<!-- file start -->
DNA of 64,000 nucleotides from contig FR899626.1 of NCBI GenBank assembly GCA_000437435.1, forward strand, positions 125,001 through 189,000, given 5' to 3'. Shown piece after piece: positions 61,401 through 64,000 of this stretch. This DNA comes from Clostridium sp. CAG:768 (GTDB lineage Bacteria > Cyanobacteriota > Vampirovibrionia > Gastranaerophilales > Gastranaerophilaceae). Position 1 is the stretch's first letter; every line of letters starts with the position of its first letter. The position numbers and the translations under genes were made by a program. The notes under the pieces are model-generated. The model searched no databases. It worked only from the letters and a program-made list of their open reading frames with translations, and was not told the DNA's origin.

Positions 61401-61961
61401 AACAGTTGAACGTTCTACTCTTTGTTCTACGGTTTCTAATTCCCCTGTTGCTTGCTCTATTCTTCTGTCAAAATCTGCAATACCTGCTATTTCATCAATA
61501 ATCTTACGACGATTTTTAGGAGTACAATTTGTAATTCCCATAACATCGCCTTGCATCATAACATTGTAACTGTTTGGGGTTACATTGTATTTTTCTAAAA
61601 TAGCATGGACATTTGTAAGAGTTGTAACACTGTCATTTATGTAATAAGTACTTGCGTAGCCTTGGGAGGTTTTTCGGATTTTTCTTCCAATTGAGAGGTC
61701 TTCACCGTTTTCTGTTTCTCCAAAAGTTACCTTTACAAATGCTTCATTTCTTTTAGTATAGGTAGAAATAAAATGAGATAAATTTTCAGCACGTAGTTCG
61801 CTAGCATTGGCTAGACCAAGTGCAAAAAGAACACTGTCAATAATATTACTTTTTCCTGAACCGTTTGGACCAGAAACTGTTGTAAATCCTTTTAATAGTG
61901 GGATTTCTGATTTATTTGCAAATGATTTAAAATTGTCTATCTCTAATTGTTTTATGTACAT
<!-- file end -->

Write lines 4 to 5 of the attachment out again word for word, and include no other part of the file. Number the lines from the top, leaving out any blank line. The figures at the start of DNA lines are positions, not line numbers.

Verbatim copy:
61501 ATCTTACGACGATTTTTAGGAGTACAATTTGTAATTCCCATAACATCGCCTTGCATCATAACATTGTAACTGTTTGGGGTTACATTGTATTTTTCTAAAA
61601 TAGCATGGACATTTGTAAGAGTTGTAACACTGTCATTTATGTAATAAGTACTTGCGTAGCCTTGGGAGGTTTTTCGGATTTTTCTTCCAATTGAGAGGTC